Today at the club, we use a variety of “clay” targets representing challenging presentations from a running rabbit, to flushing double birds (Partridge hunters will love this one), to a teal. Thus, typical sporting clay and five stand targets are a rabbit, chandelle, overhead, standard skeet high house and low house shots, teal (launched straight up into the air), trap (straight ahead from ground level), and an incoming bird. The rabbit presentation gains a lot of interest with more than few walking away with nothing in hand, those “wascally wabbits” as more then a few have exclaimed!

Equipment and safety

Because the sport is popular with a wide variety of shotgun enthusiasts, the shotguns used do not fit an exact standard; generally, 12 gauge shotguns used for sporting clays although smaller gauges are often used. The most popular shotgun configurations are over-under and semi-autos using cartridge shot sizes of 9, 8, or 7.5. Shot sizes larger than 7.5 are not allowed at the club.

Safety is an important part of sporting clays. Proper ear and eye protection are mandatory. Firearms are carried about the course unloaded and open and stored in stands at each station. Firearms are not loaded until the barrel projects out of the shooting stand.

Course layout

A typical course consists of a half dozen to 10-15 stations, with each station presenting clay targets launched from trap machines. Usually 5 to 10 clay targets are shot at each station by a squad of up to six shooters for a total outing of 50 to 100 targets per person. Clay targets are thrown as singles and pairs. A pair of targets may be thrown as a true pair (or sim pair, i.e. thrown at the same time), as a following pair (thrown sequentially), or on report (the second clay launched on the report of the shooter’s gun). Numerous hunting conditions can be simulated by combining various speeds and angles with different types of clay targets. Each station is unique. Throughout a course, the shooters might see targets crossing from either side, coming inward, going outward, flying straight up, rolling on the ground, arcing high in the air, or thrown from towers. The possible target presentations are limited only by safety considerations, the terrain, and the imagination of the course designer. The configuration of the stations is often changed to maintain interest for the shooters and for environmental preservation of the course. Sporting Clays is a challenging clay target game designed to simulate field shooting. On a Sporting Clays course, shooters are presented with a wide variety of targets that duplicate the flight path of game birds, such as flushing, crossing, incoming and other angling shots.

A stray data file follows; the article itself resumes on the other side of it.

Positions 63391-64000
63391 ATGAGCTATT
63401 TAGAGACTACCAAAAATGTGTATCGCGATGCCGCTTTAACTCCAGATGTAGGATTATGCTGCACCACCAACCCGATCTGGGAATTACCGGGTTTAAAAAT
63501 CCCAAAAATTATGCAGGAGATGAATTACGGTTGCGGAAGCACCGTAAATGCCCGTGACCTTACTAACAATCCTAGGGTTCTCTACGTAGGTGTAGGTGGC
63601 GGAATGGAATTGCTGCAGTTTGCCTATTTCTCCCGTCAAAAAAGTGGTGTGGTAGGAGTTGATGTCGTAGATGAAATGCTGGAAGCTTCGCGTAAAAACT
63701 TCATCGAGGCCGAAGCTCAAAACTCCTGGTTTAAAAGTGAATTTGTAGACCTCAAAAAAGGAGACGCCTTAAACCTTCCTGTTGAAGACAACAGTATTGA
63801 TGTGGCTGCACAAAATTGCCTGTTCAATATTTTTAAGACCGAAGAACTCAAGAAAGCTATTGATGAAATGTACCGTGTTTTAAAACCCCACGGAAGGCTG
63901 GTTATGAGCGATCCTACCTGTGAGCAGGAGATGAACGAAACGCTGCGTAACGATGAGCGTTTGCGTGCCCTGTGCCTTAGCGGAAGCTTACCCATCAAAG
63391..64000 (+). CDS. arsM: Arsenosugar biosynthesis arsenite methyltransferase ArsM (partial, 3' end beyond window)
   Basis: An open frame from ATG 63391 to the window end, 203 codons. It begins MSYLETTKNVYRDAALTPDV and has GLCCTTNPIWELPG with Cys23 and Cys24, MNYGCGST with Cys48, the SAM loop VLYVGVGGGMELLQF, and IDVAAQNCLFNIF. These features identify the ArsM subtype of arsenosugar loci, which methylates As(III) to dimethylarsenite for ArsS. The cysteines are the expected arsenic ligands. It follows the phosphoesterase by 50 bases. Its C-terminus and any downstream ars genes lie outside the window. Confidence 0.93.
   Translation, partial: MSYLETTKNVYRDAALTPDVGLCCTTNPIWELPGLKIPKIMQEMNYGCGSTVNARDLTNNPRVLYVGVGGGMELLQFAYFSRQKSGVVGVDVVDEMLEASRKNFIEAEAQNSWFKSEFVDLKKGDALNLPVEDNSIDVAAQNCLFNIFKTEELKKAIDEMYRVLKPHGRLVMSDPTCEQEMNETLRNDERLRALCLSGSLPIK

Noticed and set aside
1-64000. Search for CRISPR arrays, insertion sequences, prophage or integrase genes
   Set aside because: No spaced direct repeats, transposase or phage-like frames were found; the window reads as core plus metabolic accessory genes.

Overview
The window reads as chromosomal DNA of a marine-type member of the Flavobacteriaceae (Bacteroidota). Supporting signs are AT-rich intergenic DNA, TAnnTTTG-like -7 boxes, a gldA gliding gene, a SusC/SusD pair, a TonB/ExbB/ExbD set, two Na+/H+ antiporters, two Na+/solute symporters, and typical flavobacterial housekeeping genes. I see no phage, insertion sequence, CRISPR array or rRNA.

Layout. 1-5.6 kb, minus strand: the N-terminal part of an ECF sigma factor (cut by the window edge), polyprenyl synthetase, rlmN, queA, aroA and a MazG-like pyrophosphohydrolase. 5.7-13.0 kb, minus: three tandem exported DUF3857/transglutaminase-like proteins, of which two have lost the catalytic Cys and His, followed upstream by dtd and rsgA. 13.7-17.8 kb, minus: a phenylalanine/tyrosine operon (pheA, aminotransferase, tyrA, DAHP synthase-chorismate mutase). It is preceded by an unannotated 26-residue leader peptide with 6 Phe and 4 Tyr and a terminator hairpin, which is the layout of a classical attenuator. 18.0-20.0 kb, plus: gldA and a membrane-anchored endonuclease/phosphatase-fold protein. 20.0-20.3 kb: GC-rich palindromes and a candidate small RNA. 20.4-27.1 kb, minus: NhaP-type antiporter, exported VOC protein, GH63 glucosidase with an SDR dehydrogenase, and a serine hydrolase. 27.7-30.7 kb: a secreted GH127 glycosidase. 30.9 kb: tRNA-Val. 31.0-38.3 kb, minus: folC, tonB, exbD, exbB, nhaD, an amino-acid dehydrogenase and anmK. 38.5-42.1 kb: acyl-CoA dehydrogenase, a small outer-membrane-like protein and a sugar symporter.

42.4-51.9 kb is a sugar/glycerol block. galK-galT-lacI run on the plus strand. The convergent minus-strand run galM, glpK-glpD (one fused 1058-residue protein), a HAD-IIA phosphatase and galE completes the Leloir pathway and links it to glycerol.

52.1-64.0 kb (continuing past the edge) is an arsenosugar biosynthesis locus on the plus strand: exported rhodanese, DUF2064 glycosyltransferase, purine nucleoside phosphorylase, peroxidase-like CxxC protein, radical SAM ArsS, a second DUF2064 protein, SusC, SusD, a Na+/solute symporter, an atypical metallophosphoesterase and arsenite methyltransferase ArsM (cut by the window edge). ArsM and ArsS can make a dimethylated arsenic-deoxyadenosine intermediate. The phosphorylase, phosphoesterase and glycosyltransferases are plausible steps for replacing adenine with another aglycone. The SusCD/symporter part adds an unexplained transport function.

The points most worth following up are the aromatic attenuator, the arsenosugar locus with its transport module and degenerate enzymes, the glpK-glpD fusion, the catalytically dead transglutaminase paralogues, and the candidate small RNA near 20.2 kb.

Courses are laid out in natural surroundings and typically include five or 10 shooting "stations" with shooters moving from one station to the next to complete the course. Each "station" presents shooters with a different type of shot. At a "grouse station," for example, shooters might face flushing "birds" that zip in and out of the trees. At a "decoying duck" station, incoming targets may float in toward the shooter.

Most courses make use of natural features such as woods and ponds to create a realistic setting for each type of shot. At any "station," targets may be thrown as singles, simultaneous pairs, following pairs (one target right after the other), or report pairs (the second target launched at the sound of the gun being fired at the first).

To further challenge shooters, target size may vary from the standard trap/skeet clay bird to the smaller "midi" and smaller still "mini" targets, or a flat disc shaped "battue" target. There are even special "rabbit" targets that are thrown on end and skitter across the ground.

Our club has ten stations laid out in a natural setting on a trail through the woods. We have eight automated launchers including a new RTC (rabbit, teal, chandelle) plus several mechanical launchers operated from stands on our course. The course varies from completely open including a bog land stand to one that is heavily treed. Stations are also set up on the trap field using a wobble trap launcher.

Events

Welcome to sporting clays at the St. John’s Rod and Gun Club. Watch the Announcements page for further information on our regular summer Wednesday events as well as special events and OFCL held in the off-season. All members and guests are welcome. New comers are given demonstration courses as required until their confidence grows to join the regular group. Bring your favourite gun and ammo. The club provides clay targets at a reasonable price. Special events frequently include lunch at the club. Wednesday shoots include a light meal at $5.